PHP show errors in the browser

Posted on Jul 13, 2022

Learn how to make PHP show errors in your code on the browser

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By default, PHP will try to keep all the warnings and errors from showing on your browser.

This is done so that your users won’t see the errors when using your application.

But to fix an issue found in your code, you may need to display the PHP errors and warnings so that you know what is wrong with your application.

This tutorial will help you to display PHP errors on the browser.

Enable error reporting on a PHP file

To display errors and warnings in your browser, you need to set the following directives at the top of your PHP code file:

ini_set('display_errors', 1);
ini_set('display_startup_errors', 1);

// your code here...

The ini_set() function is used to override the configuration in your php.ini file.

In the above example, the display_errors and display_startup_errors configuration is activated by setting their values to true or 1.

Usually, these configurations are set to false to hide the errors and warnings in your PHP code execution.

Finally, the error_reporting() function determines the error level that will be generated.

There are many different levels to PHP error reporting as follows:

  • E_ALL - show all errors and warnings
  • E_ERROR - show only fatal run-time errors
  • E_RECOVERABLE_ERROR - almost fatal run-time errors
  • E_WARNING - run-time warnings (non-fatal errors)
  • E_PARSE - compile-time parse errors
  • E_NOTICE - show run-time notices
  • E_STRICT - enable PHP to suggest best practice in your code
  • E_CORE_ERROR - fatal errors that occur during PHP’s initial startup
  • E_CORE_WARNING - warnings that occur during initial startup
  • E_COMPILE_ERROR - fatal compile-time errors
  • E_COMPILE_WARNING - compile-time warnings (non-fatal errors)
  • E_USER_ERROR - user-generated error message
  • E_USER_WARNING - user-generated warning message
  • E_USER_NOTICE - user-generated notice message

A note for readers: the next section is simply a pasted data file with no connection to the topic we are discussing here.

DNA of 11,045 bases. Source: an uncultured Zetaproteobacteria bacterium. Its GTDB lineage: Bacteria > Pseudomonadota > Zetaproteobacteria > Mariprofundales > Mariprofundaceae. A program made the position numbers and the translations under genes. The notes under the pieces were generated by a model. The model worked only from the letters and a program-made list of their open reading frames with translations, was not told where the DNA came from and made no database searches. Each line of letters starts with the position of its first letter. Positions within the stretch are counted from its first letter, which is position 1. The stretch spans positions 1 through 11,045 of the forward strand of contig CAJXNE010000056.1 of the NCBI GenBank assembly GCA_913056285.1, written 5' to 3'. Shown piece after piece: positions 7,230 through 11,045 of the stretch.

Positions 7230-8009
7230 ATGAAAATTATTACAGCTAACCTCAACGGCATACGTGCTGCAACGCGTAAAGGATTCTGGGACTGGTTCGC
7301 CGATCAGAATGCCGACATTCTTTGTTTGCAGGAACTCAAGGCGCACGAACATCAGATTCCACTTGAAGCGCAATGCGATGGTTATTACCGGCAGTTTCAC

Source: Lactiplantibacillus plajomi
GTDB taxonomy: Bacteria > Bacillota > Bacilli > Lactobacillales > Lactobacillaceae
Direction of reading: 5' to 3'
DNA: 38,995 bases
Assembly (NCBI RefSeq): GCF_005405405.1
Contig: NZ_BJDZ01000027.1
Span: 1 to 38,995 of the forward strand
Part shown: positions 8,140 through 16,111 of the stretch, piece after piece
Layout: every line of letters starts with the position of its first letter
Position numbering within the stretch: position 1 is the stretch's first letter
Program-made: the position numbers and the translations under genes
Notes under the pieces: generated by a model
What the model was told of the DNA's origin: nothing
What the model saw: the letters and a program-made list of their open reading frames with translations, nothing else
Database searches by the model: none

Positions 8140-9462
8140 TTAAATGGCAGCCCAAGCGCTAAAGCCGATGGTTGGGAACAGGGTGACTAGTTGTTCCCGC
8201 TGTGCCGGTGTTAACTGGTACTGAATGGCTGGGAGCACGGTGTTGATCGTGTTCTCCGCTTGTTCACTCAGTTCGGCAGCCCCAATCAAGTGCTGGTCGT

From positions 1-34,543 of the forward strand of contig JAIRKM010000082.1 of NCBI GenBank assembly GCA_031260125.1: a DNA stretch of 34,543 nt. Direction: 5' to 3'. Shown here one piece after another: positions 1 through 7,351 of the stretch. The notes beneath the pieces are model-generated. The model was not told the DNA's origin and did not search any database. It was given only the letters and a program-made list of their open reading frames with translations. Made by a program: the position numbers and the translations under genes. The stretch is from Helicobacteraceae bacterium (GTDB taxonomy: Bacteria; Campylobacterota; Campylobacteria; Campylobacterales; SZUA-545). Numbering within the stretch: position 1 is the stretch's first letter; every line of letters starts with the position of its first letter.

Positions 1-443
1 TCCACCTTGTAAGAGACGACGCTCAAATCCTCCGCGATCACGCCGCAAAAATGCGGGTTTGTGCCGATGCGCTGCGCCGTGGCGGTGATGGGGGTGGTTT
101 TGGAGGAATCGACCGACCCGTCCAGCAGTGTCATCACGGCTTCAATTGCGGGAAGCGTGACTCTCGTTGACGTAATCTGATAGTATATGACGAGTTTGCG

• E_DEPRECATED - warn about features that will be dropped in future PHP versions
  • E_USER_DEPRECATED - user-generated deprecation warnings

But usually, only the E_ALL option is used for debugging your code.

With the three directives set, you should see errors and warnings in your code.

Suppose you have a PHP script as follows:

ini_set('display_errors', 1);
ini_set('display_startup_errors', 1);

foreach ($arr as &$value) {
    $value = $value * 2;

When calling the file from the browser, you will see warning messages because the $arr is undefined as shown below:

But keep in mind that setting the directives in the PHP file won’t work when you have a parse error.

Enable error reporting from PHP ini file

A parse error happens when your PHP script is wrong at the syntax level, such as missing semicolons in your code.

Suppose you miss a semicolon as shown below:

echo "Hello World!" // 👈 no semicolon

Then the page will fail to load on the browser and it will show an HTTP 500 error code:

To make PHP show display parse errors, you need to change the configuration settings in the php.ini file.

If you don’t know where the php.ini configuration file is located, execute the following code from the terminal:

php -i | grep php.ini

You should see the location of your php.ini file as shown below:

Loaded Configuration File =>

Next, open the php.ini file and set the display_errors, display_startup_errors, and error_reporting configs as shown below:

error_reporting = E_ALL
display_errors = On
display_startup_errors = On

The configs above are exactly what you set using the ini_set() and error_reporting() functions.

By setting the configs from the .ini file, the parse errors won’t cause PHP to return the error 500 code.

Restart your PHP server, then run the same file again. This time, you should see a parse error message as follows:

That’s how you display all PHP errors and warnings using the PHP ini file.

Alternatively, you can also display PHP errors using the .htaccess configuration.

Display PHP error from the htaccess file

Sometimes, you may not be able to edit the php.ini file because of restrictions from your hosting provider.

In that case, you can try to add error logging configurations from the .htaccess file.

The .htaccess file is a configuration file that you can use to instruct your web server.

This file is usually located in the root directory of your website.

Put the following php_flag configs in your .htaccess file:

php_flag display_startup_errors on
php_flag display_errors on
php_value error_reporting -1

Save the configurations, and your web server will follow the .htaccess instructions the next time you run PHP code.

If that doesn’t work, try restarting your web server.

Now you’ve learned how to get PHP to display errors and warnings. Good work! 👍

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